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With thanks, Janice, Tracey, Simon and Tycko
Solo Traveler Associate Editor Tracey recently traveled to Jamaica. The trip incorporated a number of “firsts” for her, which she will share with us over the next few weeks.
Prior to being invited on a press trip by the Jamaica Tourist Board, I had really never contemplated visiting Jamaica. I had never been anywhere in the Caribbean. It just wasn’t on my radar. What a shame that turned out to be!
Of the many first-time experiences I had on this trip, the sweetest occurred at the Harbour Street Craft Market in Montego Bay. As I wandered from stall to stall admiring the jewellery, baskets, purses and wood carvings, women would invite me in for a closer look. It was stifling hot, I was drenched with perspiration, and the last thing I wanted to do was get stuck inside a tiny, airless space packed to the gills with crafts.
But these women were so friendly and cheerful, and so eager to show their wares, that I couldn’t say no. And when one of them began fanning me while I perused her selection of hand-made jewellery, I nearly cried with a combination of gratitude and relief.
Her name was Janet, and she was certain that I needed some jewellery. She was so determined that she custom-fit an ankle bracelet for me while I waited. Then she described the meaning of the colours of the beads that she had used: black to represent the people of Jamaica and the hardships they have faced, green for the land and vegetation, gold for the sun and red for the blood that we all share. She was absolutely lovely, with a huge, sunshiny smile. Sweetness personified.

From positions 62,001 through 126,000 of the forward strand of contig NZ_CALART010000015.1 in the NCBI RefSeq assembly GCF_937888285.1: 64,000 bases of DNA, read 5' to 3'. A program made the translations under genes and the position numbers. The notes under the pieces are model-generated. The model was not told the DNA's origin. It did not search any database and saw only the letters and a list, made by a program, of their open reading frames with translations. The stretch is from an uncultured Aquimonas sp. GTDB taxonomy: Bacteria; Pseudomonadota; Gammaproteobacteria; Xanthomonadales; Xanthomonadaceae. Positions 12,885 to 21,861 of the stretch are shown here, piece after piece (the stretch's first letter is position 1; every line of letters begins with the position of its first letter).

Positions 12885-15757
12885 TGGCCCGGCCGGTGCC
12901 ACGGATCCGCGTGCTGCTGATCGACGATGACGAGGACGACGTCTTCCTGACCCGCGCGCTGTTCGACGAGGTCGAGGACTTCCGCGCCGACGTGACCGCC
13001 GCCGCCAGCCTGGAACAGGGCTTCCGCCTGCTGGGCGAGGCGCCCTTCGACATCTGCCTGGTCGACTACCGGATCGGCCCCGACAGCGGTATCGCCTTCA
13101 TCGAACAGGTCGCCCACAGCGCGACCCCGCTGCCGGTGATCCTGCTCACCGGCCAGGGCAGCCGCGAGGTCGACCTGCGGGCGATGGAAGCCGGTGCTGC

A little further along in the market I was offered some traditional Jamaican treats. I am really not a fan of desserts or candy, but again, this woman was so sure that I would love her Coconut Drops that I couldn’t possibly say no. And thank goodness for that! I have never tasted anything like it: sweet, spicy, caramel-y, crunchy deliciousness. I begged to buy some to bring home, but to no avail: there was no more for sale, she had just wanted me to taste it. She did, however, offer to share the recipe. I’ll let her tell you herself:
Doubly sweet: the cookie and the cook.
As a solo traveler, I had anticipated that I would feel nervous in the market, uncomfortable with the sales tactics, ill at ease with the haggling, worried about feeling stuck inside the stalls. None of this came to pass. The vendors enthusiastically invited me to look at their crafts, but once I had, and I needed to move on, they wished me well and thanked me for stopping.
I will not soon forget the sweetness of the cookie, of the women in the market, or of my first visit to Jamaica.